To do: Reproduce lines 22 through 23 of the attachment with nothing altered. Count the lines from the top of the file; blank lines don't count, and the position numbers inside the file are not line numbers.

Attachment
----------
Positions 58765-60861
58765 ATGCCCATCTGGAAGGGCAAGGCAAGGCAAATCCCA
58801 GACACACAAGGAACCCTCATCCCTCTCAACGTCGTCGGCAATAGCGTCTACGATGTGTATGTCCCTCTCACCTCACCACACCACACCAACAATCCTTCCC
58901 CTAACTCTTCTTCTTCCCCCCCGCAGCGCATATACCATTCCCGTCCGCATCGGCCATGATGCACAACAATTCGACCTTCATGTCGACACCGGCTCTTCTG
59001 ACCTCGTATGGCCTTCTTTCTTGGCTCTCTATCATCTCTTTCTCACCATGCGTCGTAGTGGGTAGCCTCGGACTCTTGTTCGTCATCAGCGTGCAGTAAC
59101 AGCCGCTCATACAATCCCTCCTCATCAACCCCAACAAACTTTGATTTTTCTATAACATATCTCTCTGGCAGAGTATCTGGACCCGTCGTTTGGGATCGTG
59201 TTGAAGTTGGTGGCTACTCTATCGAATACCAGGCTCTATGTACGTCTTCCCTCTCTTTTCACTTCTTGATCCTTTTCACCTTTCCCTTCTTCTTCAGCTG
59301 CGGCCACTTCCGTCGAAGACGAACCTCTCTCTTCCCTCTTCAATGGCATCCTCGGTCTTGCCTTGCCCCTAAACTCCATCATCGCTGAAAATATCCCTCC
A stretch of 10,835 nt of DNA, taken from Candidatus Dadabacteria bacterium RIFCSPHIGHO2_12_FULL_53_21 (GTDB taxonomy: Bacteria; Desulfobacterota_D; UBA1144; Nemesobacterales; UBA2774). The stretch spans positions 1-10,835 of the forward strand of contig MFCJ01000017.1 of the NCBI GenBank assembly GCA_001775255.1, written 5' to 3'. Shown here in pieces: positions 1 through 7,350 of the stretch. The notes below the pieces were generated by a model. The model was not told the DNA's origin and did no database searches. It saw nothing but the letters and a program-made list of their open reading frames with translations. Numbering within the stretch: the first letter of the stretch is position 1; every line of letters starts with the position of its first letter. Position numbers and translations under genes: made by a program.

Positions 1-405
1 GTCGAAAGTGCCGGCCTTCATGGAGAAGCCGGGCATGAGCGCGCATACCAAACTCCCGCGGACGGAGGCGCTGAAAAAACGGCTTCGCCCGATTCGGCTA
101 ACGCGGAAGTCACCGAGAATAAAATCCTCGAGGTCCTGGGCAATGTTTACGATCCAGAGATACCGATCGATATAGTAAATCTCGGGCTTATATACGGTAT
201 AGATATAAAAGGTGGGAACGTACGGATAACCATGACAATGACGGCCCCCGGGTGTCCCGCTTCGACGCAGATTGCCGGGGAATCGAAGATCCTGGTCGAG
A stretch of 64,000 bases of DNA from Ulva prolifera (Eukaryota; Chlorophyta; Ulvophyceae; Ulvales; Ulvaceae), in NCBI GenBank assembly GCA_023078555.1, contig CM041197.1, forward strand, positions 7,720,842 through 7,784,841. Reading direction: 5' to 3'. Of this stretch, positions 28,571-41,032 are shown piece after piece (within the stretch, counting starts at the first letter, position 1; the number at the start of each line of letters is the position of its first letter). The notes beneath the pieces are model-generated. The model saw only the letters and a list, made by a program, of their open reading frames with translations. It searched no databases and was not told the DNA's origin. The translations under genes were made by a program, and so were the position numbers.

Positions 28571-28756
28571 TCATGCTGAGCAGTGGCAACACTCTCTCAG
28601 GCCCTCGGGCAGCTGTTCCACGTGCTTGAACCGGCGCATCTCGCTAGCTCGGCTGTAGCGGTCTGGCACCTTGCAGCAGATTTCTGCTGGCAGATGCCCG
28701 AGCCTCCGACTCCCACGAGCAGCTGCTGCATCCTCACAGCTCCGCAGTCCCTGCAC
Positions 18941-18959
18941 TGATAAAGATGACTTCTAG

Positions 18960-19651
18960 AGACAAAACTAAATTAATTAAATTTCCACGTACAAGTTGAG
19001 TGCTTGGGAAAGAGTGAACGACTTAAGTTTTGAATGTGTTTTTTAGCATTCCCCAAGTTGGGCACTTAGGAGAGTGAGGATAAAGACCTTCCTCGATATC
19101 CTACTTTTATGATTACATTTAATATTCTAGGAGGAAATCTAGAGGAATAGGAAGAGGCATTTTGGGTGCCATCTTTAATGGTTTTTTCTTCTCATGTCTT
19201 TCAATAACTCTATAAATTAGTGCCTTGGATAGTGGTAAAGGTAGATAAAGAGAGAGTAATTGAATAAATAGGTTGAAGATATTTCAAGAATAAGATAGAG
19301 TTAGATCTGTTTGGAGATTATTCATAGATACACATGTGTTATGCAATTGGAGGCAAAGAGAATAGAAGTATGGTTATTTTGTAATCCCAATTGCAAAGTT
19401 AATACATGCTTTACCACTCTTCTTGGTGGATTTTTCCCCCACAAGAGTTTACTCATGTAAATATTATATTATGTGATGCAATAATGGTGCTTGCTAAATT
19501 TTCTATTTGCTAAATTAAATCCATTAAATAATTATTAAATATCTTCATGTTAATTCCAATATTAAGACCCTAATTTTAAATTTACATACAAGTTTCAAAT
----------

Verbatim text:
18960 AGACAAAACTAAATTAATTAAATTTCCACGTACAAGTTGAG
19001 TGCTTGGGAAAGAGTGAACGACTTAAGTTTTGAATGTGTTTTTTAGCATTCCCCAAGTTGGGCACTTAGGAGAGTGAGGATAAAGACCTTCCTCGATATC